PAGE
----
Download the code for the lab here
1. Consider the perceptron below, which takes in 4 inputs.
Let’s say the inputs represent the following (with 1=True and 0=False):
- I1: whether an object is a fruit
- I2: whether an object is red
- I3: whether an object is rotten
- I4: whether an object is a sphere
Suppose we want the output of this perceptron to be 1 if the object is a red fruit that is not rotten, and 0 otherwise
a) What is the logic for the output in terms of I1 to I4? (e.g. I1 OR I2, I3 AND I4)
b) How is the output determined in terms of I1 to I4, w1 to w4, and the threshold θ?
c) Provide a set of values for w1 to w4 that will lead to the desired output
Part 1: Getting an output from a list of inputs
- Open the script Perceptron.cs
- Change learningRate to your desired value. This value can be adjusted later on once you see what the learning looks like
- Implement GetPerceptronOutput() and show your TA once you are done. Your perceptron should now be able to calculate an output based on a list of inputs.
- Open the scene Part1ManuallyEntered and press Play. The robot here is supposed to eat red, non-rotten fruits and avoid all other objects. It uses a perceptron to determine whether an object it collides with is the type it should eat.
- Enter the weights you provided for the prelab and click Move. See if the robot is able to identify the objects properly using the weight entered (the robot will light up as green if the action is correct, and red if the action is incorrect). Adjust the weights if you need to and show your TA once you have successfully finds a combination that results in no error.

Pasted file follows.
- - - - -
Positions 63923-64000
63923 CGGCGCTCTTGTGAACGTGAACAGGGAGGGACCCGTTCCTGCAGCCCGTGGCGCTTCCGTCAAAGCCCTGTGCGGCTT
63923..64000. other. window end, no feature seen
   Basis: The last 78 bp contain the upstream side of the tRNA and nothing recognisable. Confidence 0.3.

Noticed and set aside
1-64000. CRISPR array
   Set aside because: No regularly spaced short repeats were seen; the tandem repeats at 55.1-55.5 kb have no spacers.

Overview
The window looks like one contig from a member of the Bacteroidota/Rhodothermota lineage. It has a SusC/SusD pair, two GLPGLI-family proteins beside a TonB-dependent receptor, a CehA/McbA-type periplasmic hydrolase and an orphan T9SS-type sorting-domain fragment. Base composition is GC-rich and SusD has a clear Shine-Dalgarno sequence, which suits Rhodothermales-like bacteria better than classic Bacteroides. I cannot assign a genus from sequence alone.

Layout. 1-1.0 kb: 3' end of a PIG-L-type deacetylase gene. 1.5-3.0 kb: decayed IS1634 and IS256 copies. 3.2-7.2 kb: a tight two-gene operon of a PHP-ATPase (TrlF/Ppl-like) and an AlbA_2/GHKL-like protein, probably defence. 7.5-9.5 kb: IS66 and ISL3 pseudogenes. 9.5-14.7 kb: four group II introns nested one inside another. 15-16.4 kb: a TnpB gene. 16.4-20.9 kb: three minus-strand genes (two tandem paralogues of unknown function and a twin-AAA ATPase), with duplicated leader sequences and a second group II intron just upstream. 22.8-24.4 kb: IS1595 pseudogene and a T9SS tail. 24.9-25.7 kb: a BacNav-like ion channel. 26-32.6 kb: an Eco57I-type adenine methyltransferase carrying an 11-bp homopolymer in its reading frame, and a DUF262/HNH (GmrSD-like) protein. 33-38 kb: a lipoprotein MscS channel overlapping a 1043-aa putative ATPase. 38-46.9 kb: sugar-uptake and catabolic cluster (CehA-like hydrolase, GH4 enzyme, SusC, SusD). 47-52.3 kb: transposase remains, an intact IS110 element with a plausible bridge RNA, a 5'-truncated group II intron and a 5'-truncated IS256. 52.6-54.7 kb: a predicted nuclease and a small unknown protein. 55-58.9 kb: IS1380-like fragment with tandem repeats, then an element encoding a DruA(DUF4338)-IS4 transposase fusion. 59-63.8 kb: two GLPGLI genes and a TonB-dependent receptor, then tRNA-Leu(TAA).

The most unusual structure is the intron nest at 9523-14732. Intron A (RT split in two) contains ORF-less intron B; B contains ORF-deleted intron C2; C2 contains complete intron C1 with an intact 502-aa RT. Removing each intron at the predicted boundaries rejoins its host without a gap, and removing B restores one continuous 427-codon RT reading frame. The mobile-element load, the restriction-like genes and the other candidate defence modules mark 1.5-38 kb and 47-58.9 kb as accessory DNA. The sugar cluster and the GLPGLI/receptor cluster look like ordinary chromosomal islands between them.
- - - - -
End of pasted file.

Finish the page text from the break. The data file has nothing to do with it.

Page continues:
Part 2: Training setup
Note: part 2.1 and 2.2 can be done independently of one another.
2.1: Implementing Train()
- Return to the Perceptron.cs script
- Implement the Train() function and show your TA once you’re done
2.2: Setting up the training track
- Open the scene Part2Training
- Open the Prefabs folder in the Project window
- Drag objects in the Prefabs folder onto the track, lining them in a straight line so the robot can hit them as it moves forward (note: as the track is pretty long, adjusting the z value of objects on the track might be helpful to put them into view).
- This will be the training set for the robot. When creating the training set, think about what you need to include to ensure the perceptron weights will be adjusted properly after training
2.3: Training and testing
- Part2Training should now have a full track of objects in a straight line. To start training your robot, simply hit play and let the robot moves through the track. You can see how the weights change as the perceptron is trained.
- To rerun the training track, simply hit Stop and Play again. The perceptron will start with the weights it ended with in the last run.
- Once the weights look stable, switch to the scene Part2Testing and hit Play to see if your robot can accurately identifies the red, non-rotten fruits. Show your TA your work once your robot passes the test.
- If all your implementation is correct and the weights are stable but your robot is still making mistakes during testing, what else can you change to adjust its learning?
- BONUS: play with the perceptron threshold and learning rate. How does changing either or both of these values affect the perceptron?
1. What is the concept of the perceptron based on? What are some similarities and differences between the perceptron and its inspiration?
2. For the following conditions for the perceptron output (same as the prelab), either give an example set of weights to satisfy the condition or explain why this perceptron cannot satisfy the condition:
- The output is 1 for either red fruits or spheres of any color; 0 otherwise.
- The output is 1 for either red fruits or red spheres, but not red fruits that are also spheres; 0 otherwise.
- The output is 1 for blue cubes; 0 otherwise